Top 5 Questions (and Answers) about Google Grants and Google Adwords for Nonprofits

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How do Google Adwords work?

Google Adwords is a way for businesses to pay for advertising above “earned” or organic results. Which means that people can pay money to bid in order to rank above organic results based on visits/search keywords/etc.

Google Grants is a program that gives free advertising dollars to nonprofits to use this service, with some significant restrictions. Your organization can qualify if it is a charitable organization, and not a healthcare organization, government entity, or academic institution. There’s also other restrictions, such as being part of your local chapter of Tech Soup.

The ads available to Google grantees are only text ads, which appear above organic search terms on google.com (see below) and will have a little square “Ad” moniker in front of your web address, to show that it is a paid, and not organic, result.

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Google determines where your ad appears by the amount of money you bid for the ad (also known as Cost Per Click or CPC) multiplied by the qualified score of your ad. The quality score measures relevance of the ad (i.e. if the text in the ad matches the text on the webpage it links to), the success of your previous ads, and other factors.

In addition, in 2016, Google changed its algorithm and no longer allows ads to appear on the right side of a page, and only has ads appear on the main content of the page. This limits the number of ads any Google visitor sees, and limits where your ad can appear.

Do I really get $10,000 a month?

No, not really. The advertising budget is $10,000 a month (and gets bumped up to $40,000 if you spend the $10,000 consistently), but it’s a stretch goal to even reach that. The restrictions are considerable, including a $2 CPC bid limit, restrictions on what you can advertise in your ads, and more. So, yes, it’s $10,000, but just like any significantly restricted donation, it can be a bit of a challenge to fulfill in a way that aligns with your mission.

How much work is it really?

First of all, if you do not log in at least once a month, your account may be paused. This means that to take on Google Adwords is a significant responsibility, and it takes considerable time. After the initial setup, it takes less time, but it’s approximately equivalent to adding another social media channel to your workload. So before you take it on, make sure you have enough time (and resources) do it well.

When you run a Google Adwords campaign, it is absolutely vital to segment your campaigns depending on the action you’re looking to get from visitors. That means that you will need to have separate campaigns for volunteering opportunities, donations, clients, or any other audiences you are trying to reach. In addition, you have to check in on your account regularly to see if your ads are approved, how they are performing, if the CPC is correct, and other factors that determine if your campaigns are being successful.

So how do I do it?

First, you must consider the most important restriction, the $2 cost-per-click limit. This means that high-value keywords such as, “donation,” or, “volunteer opportunities,” will be out of your budget, and you’ll need to use keywords that instead are more specific, such as, “citizenship training volunteering,” or something else that gets people more directly to what you’re offering.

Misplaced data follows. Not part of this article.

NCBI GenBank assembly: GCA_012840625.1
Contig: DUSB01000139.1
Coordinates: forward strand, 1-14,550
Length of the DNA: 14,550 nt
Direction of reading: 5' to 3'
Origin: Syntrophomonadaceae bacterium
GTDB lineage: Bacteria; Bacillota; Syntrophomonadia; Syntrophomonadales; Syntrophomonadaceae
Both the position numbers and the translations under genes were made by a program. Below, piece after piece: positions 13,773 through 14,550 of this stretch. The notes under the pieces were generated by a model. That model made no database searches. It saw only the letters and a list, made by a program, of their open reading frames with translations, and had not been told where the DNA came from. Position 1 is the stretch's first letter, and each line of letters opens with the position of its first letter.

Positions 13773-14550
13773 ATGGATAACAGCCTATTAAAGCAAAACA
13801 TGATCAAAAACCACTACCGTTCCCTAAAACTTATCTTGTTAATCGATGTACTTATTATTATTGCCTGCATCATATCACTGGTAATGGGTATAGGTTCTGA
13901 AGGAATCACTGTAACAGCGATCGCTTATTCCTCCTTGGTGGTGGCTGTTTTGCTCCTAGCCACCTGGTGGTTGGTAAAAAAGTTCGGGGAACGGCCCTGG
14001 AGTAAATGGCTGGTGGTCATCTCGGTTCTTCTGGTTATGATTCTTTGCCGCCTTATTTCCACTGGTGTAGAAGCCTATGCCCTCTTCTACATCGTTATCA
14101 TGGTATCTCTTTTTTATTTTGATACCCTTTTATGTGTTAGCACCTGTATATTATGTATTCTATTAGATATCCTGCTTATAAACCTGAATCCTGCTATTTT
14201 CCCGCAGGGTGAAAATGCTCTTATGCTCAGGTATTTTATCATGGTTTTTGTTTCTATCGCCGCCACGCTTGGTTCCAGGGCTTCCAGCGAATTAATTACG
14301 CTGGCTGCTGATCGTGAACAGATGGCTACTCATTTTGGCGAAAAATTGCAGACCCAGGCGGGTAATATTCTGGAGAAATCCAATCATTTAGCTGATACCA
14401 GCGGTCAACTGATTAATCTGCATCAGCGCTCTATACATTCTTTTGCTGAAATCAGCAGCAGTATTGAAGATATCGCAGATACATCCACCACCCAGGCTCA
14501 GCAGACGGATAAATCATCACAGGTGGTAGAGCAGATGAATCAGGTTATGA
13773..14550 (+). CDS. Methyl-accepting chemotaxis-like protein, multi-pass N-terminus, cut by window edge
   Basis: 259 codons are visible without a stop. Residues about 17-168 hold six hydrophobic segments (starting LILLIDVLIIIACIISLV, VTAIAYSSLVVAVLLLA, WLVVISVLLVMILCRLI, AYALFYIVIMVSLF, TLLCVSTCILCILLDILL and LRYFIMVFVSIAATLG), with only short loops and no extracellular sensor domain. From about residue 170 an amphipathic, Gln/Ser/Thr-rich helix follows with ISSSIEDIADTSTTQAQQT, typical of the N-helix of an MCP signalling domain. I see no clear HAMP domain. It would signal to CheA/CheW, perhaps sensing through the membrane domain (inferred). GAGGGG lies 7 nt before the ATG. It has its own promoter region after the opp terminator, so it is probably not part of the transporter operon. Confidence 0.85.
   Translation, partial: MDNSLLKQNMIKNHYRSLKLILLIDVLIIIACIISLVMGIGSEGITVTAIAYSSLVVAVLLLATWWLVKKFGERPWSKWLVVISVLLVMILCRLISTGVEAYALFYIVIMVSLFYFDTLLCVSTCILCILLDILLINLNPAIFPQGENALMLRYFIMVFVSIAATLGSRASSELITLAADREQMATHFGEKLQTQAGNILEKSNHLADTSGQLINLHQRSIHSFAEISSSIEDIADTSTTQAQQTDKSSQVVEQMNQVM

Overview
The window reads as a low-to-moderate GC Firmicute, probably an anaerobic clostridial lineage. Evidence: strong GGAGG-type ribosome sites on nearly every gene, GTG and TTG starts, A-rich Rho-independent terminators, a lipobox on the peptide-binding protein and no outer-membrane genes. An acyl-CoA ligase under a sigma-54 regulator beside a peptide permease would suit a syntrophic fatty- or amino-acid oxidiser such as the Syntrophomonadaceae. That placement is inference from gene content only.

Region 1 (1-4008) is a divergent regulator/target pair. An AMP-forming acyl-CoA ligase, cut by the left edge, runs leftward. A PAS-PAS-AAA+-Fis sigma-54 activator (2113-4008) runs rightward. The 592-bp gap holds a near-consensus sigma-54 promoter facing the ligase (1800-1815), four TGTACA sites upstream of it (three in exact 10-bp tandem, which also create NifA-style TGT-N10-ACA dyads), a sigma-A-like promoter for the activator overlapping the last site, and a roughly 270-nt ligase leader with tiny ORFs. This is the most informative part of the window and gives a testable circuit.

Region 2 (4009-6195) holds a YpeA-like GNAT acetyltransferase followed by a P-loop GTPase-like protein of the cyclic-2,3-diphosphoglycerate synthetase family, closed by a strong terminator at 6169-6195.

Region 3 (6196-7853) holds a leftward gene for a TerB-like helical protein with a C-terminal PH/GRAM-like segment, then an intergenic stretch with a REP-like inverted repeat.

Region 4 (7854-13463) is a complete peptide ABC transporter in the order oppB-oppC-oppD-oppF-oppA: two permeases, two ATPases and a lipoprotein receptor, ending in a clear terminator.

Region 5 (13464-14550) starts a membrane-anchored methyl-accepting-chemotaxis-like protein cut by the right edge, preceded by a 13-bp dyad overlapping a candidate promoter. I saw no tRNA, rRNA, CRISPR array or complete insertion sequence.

Focus on how people find you, as opposed to advertising. Consider writing your ads from a donor’s, volunteer’s, or client’s perspective and you’ll find much more success in conversions. This means that instead of writing, “nonprofit car donation kids,” you would write, “where to donate my car in Seattle.” Try writing long-tail keywords that match up with the way you yourself use Google as a personal resource.

The other consideration for nonprofits is to use Google Adwords to supplement a campaign that you’re already running. If, for example, you have a campaign that runs an ad for your nonprofit’s earned-income strategy, consider paying for higher-value keywords ($4 CPC or higher), and then use the lower-value Google Grants money to target lower-value keywords. Just make sure that your paid campaign isn’t competing with your Google Grant campaign, driving your CPC prices up!

What should I track?

The success of Google Adwords doesn’t just depend on clicks or impressions. It’s the conversions after people click on them. And this requires syncing it with your Google Analytics to see if your visitors just read a page and left, or if they actually donated, volunteered, signed up for your newsletter, downloaded a file, or used a tool on your website. Without that conversion data, you can’t know if your Google Adwords are effective or not.

You can set up goals using Google Tag Manager to track things like reaching a destination page, how long a user is on your site, pages/screens per session, or to track an event that you have specified. Goals are also one of the most valuable tools in Google Analytics that allow you to track conversions and ROI, and are very powerful when linked with Google Adwords. This second part, the return on investment (or ROI) of Google Adwords is really where it starts to get complicated, and where turning to a professional may be the right decision.

Conclusion

If you think your organization could be a good candidate for Google Adwords or Google Grants, contact Williams Whittle to find out more information and get started.


This is a post I wrote for Williams Whittle, a PR firm in DC that specializes in nonprofits and associations. 

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